“We don’t ‘pool’ the donor money, we let each individual transfer their donation directly to the recipients in need. Bagirata is a community-driven tool, where we encourage the public to maintain this platform. We are fully volunteer-based, so we don’t take commission,” he said.

Redirecting government assistance

The government has set aside a whooping IDR 20 trillion (USD 1.36 billion) for an unemployment assistance program built around the pre-employment card, specifically targeting workers who have been laid off or furloughed due to the pandemic. Partnering with companies like Tokopedia, Ruangguru, and Ovo, the program offers online courses that cover a wide range of topics, such as investment, programming, and digital marketing. But participants must pay tuition.

In all, 5.6 million people with pre-employment cards will receive a stipend of IDR 3.5 million (USD 237) each, one-third of which is meant for payments for online classes. Each class costs between IDR 100,000 and 1 million (USD 7–68).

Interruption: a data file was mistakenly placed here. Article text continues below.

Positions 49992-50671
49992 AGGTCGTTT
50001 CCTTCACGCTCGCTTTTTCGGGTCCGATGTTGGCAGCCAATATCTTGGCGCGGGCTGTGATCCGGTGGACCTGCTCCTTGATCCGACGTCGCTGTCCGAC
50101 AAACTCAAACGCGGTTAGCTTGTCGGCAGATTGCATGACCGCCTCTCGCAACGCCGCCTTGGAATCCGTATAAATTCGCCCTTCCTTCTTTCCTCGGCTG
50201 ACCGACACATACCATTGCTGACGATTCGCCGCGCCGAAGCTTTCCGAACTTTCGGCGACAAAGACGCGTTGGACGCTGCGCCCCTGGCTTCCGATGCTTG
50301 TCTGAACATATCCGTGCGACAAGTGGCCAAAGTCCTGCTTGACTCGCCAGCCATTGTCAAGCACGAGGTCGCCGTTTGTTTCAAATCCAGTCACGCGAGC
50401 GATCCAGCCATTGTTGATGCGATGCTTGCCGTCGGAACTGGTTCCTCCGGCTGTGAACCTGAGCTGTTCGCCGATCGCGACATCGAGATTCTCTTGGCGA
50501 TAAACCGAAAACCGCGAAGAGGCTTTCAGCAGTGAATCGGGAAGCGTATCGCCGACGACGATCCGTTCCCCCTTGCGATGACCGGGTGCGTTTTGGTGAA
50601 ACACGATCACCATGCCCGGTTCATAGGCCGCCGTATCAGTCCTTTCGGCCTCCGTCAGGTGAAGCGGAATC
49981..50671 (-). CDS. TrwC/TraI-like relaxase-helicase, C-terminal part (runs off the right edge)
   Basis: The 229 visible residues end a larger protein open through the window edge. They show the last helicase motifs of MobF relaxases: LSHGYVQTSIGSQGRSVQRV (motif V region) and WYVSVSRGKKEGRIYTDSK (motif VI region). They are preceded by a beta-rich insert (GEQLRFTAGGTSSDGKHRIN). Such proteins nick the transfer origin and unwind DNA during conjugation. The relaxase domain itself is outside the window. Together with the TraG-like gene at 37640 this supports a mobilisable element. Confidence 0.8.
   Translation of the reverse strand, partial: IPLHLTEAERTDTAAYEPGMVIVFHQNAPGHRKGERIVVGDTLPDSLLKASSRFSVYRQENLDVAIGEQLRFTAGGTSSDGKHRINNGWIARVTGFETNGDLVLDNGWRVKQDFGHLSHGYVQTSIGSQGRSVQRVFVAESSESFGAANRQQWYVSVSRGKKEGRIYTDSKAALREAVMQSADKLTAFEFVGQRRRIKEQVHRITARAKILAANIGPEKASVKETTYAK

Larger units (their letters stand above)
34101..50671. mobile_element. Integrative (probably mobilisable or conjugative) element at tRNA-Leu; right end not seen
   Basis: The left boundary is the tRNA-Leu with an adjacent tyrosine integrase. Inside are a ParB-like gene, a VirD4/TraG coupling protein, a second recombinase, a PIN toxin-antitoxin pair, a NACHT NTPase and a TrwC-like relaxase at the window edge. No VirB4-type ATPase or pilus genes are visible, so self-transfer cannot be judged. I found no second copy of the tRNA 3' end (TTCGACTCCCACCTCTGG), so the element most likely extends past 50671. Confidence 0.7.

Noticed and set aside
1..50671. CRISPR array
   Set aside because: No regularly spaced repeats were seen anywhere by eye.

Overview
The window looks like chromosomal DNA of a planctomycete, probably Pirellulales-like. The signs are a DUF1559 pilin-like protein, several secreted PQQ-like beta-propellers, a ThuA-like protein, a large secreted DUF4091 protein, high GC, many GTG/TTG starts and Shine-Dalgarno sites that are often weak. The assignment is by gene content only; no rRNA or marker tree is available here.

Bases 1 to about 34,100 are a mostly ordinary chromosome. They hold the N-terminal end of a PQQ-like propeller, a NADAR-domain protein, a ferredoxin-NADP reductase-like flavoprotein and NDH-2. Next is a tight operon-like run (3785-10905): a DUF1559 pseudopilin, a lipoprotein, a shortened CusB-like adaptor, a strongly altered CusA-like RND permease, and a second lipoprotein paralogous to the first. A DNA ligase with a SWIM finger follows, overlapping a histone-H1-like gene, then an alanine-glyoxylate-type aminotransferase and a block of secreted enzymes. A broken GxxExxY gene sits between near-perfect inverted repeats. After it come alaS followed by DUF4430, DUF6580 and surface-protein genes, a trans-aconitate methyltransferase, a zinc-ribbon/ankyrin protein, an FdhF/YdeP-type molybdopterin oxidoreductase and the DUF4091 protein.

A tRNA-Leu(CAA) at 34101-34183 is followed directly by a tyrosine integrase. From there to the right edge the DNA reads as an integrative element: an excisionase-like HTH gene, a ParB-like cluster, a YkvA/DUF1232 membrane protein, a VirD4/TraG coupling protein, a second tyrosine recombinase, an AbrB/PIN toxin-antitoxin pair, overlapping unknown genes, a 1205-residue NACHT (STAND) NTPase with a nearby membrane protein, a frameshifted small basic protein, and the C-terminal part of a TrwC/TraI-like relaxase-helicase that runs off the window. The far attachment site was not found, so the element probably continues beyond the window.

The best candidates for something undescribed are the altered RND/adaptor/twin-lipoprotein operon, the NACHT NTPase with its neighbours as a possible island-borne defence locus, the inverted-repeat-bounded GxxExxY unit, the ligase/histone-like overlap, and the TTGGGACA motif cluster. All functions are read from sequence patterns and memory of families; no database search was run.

Many experts have criticized this governmental program because most of its online classes are similar to materials that can be accessed for free elsewhere on the internet. For example, there are classes for “how to ace your interview” and “basic e-mail correspondence skills”; both cost USD 7 per signup.

Read this: How Indonesia’s pre-employment card program is boosting the education tech sector

Rather than helping those in need, the program seems to funnel tuition toward the government’s platform-partners. And beyond that, many people have complained about the complicated registration procedures that don’t guarantee access to the online courses. The program has a confusing verification process, and some have had difficulties while attempting to log in. A month after its launch, only 680,000 people are enrolled—far from covering the pool of 8.6 million applicants. That count even falls short of the target set by the government. It had expected to be serving 800,000 users by now.